Anime DVD Review
Once upon a time there was a show called "Lost In Space", which, much later, became "Star Trek: Voyager", except that Lost in Space knew it was vapid and cartoonish, while Voyager took itself too seriously.
Vandread follows the Voyager formula: two groups hostile to one another are suddenly thrown into another part of the universe and have to work together to find their way home. However, the two groups that are hostile enemies in this case are "males" and "females".
Raised with the belief that women are horrendous, drooling, disease-infested monsters, Hibiki Tokai is in for the shock of his life when he encounters an entire shipful of buxom babes. Hibiki is a lowly mechanic living on a planet inhabited only by men. Generations before, the genders separated, and since then, both male and female perceptions of each other have become a bit... skewed. While launching a new "male" warship, Hibiki stows away, and becomes one of the few survivors of a female assault against the ship.
The notion of men and women separating themselves to live on completely different planets for a never clearly-defined reason is pretty ridiculous, but it works rather well for a series that explores - however superficially - the differences between men and women. In truth, the series highlights the differences between the sexes for laughs and a bit of harmless fanservice. Surprisingly, the fanservice isn't nearly as bad as it could have been, and in for once, actually seems to be a part of the plot rather than a meaningless add-on to attract a male demographic.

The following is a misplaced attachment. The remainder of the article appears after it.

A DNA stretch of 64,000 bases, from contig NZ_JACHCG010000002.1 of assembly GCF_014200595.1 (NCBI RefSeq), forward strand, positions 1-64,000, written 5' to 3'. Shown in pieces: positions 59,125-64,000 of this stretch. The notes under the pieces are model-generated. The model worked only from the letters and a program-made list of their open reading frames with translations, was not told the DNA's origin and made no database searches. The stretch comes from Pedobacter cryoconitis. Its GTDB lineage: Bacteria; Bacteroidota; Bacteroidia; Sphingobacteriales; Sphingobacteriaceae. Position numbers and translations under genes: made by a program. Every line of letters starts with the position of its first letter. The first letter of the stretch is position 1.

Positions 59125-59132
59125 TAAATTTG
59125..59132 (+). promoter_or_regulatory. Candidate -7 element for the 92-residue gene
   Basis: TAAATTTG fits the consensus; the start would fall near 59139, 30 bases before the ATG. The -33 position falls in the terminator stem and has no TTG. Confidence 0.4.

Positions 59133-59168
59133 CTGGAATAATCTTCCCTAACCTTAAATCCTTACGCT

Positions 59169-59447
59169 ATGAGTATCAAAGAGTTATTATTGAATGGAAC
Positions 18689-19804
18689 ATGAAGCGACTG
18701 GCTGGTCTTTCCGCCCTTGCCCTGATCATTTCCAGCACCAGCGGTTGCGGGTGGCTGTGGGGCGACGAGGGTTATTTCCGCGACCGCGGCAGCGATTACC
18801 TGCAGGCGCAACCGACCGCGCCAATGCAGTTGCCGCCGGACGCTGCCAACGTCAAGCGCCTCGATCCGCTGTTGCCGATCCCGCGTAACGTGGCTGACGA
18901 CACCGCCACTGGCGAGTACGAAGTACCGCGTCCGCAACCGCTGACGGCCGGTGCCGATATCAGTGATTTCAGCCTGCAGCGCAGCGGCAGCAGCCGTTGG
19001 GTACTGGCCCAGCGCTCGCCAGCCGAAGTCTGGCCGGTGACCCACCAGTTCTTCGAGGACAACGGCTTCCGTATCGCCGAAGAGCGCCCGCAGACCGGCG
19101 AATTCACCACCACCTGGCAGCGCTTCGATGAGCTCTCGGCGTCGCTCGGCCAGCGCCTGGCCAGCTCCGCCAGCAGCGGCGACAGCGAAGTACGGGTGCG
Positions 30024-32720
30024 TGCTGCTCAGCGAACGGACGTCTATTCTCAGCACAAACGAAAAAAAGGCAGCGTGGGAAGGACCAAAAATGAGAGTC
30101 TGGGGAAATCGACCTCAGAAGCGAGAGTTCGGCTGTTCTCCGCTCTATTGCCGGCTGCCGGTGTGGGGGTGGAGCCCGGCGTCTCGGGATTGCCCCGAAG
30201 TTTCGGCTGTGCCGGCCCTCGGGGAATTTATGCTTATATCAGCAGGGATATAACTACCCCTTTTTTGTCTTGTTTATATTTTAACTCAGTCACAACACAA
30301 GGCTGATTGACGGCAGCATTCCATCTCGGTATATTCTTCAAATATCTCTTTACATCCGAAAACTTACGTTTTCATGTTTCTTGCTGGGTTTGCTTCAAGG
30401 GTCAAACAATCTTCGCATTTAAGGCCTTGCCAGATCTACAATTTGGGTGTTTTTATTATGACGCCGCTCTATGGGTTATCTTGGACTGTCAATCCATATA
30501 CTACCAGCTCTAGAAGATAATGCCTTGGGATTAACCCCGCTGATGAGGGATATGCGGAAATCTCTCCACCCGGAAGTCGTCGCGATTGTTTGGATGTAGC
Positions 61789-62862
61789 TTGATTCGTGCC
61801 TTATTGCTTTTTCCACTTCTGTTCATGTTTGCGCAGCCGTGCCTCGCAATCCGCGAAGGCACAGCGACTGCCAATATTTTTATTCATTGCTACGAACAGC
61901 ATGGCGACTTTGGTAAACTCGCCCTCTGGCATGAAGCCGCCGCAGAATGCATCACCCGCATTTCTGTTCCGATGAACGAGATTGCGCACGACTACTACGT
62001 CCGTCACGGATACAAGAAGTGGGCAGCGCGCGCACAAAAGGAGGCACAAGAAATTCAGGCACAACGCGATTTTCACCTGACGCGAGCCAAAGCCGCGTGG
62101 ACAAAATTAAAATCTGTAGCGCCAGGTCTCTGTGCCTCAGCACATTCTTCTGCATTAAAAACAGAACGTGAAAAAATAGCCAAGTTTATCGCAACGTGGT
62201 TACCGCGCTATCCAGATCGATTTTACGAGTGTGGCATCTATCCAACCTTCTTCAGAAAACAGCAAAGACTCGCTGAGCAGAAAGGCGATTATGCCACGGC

Anyhow, due to an explosion, the surviving men and women are blown into another section of space and must find their way back to "civilization". Men and women, who've never seen each other in the flesh are... well, they get to find out about each other (ooh-la-la), as they work together, and they encounter quite a few surprises on their trip back into their own territory. I don't want to give away the plots twists as some are quite surprising.
Campy and silly and way more kawaii than it needs to be, Vandread shines when it doesn't take itself seriously, but sometimes suffers from the occasional case of preachiness. Thankfully, the serious moments are few and far between, and the ridiculous premise and cheesy action more than make up for occasional slip into trying to teach us viewers "something important". Fortunately, Vandread knows it's vapid and cartoonish, and often takes advantage of that to extremes.
But ultimately, it's about the characters and they are quite endearing, which is really what makes this series a winner, because really, it's "Lost in Space" and "Battle of the Sexes" and everyone, even the producers, knew it.
Reviewed by Brian Cirulnick, August 2009
Below: Scenes from Vandread.